Soon advertisers will be able to reach users across devices with Google remarketing campaigns.
This is a significant development as Google has not previously supported cross-device retargeting. For example, currently, if a user comes to an advertiser’s site on a mobile phone, the advertiser is not able to retarget that user later on a desktop, unless they also visit the site on desktop. If that happens, the user is effectively listed twice, and the frequency capping and negative list exclusion is set at the browser or mobile ID level on each device.
That has been true even for users signed into a Google account on multiple devices because Google has relied on cookies and mobile IDs to identify users for remarketing lists.
Brad Bender, VP of display and video advertising at Google, announced the shift in a blog post and is set to discuss it during Advertising Week in New York City on Monday.
“We’re introducing cross-device remarketing for Google Display Network and DoubleClick Bid Manager to help you reach the same user across devices, apps, and sites. You can now tell a single story to your audience and decide how frequently they see your ad across devices,” wrote Bender.
As with Facebook, Google is taking a deterministic approach, and cross-device remarketing will be limited to signed-in users. (Gmail alone has 1 billion monthly users.)
Until now, Google’s focus on cross-device has been on trying to solve the attribution problem of tracking conversion activity that has touched several devices with metrics (based on a sample of signed-in users) and reporting.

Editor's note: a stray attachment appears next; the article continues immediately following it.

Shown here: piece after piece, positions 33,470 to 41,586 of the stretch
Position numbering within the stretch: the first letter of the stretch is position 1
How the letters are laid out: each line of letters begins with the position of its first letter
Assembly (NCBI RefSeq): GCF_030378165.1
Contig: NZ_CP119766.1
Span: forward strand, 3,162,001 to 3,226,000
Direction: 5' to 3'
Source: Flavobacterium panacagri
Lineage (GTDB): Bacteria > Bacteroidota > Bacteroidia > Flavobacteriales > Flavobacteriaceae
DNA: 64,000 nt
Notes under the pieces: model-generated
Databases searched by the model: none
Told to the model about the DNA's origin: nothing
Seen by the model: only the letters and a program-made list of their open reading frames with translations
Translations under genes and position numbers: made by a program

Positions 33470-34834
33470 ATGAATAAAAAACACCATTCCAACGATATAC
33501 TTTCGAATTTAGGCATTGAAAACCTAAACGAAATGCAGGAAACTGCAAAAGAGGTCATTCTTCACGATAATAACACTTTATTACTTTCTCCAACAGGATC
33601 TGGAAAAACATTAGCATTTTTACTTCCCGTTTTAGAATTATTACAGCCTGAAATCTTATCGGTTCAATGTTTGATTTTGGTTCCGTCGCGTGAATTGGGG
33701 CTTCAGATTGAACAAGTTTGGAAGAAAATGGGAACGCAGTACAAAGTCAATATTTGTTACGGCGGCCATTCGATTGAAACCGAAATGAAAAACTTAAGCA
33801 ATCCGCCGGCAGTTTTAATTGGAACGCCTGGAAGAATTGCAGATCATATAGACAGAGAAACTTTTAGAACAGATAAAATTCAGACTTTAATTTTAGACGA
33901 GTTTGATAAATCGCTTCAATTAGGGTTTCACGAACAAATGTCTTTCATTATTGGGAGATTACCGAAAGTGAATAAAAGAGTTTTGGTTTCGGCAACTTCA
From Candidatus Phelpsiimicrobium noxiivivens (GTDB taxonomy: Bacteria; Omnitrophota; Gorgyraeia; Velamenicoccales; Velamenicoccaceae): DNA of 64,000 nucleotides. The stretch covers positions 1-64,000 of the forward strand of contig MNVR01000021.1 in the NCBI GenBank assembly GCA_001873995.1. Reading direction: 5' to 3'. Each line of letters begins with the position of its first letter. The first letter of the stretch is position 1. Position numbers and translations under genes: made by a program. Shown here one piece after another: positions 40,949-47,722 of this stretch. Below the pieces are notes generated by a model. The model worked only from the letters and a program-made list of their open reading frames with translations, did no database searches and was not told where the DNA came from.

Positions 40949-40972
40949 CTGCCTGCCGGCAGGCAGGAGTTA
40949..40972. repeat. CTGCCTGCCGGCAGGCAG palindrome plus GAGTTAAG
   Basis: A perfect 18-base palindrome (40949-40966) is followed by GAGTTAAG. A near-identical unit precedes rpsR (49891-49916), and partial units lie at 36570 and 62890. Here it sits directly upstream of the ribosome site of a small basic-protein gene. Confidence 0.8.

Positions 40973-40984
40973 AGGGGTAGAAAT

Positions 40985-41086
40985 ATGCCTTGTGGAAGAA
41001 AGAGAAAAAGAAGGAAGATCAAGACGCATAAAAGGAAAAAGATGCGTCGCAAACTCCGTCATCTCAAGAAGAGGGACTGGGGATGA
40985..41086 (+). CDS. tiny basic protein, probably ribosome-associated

Yet, with the majority of online conversions continuing to involve more than one device in most sectors — a Google/Ipsos study found that 60 percent of online conversions in the US start on one device and end on another — the lack of cross-device retargeting has left large gaps in marketers’ ability to reconnect with past site visitors.
It has also meant marketers have had less control over frequency capping. With this change, instead of managing ad frequency at the platform level, marketers can attune it to the user and think and act more strategically about message delivery and sequencing.
Until fairly recently, Google was known to be restrictive (relatively speaking) with the ways in which marketers could tap its signed-in user data for anything more than measurement. That has changed over the past year as the company has followed Facebook’s lead in leveraging user data for ad targeting.
It was a year ago during Advertising Week that Google announced the launch of Customer Match, which enables marketers to target customers on search, Gmail and YouTube based on email addresses.
More recently, Google has been testing demographics targeting in search, an area that has long been on advertisers’ wish lists. (The company has offered demographic and interest data from publishers and third-party data partners in display targeting for years.)
The introduction of cross-device remarketing comes three years after Google first debuted its estimated cross-device conversion metric. Bender says the new capabililty will be rolling out globally over the next few months.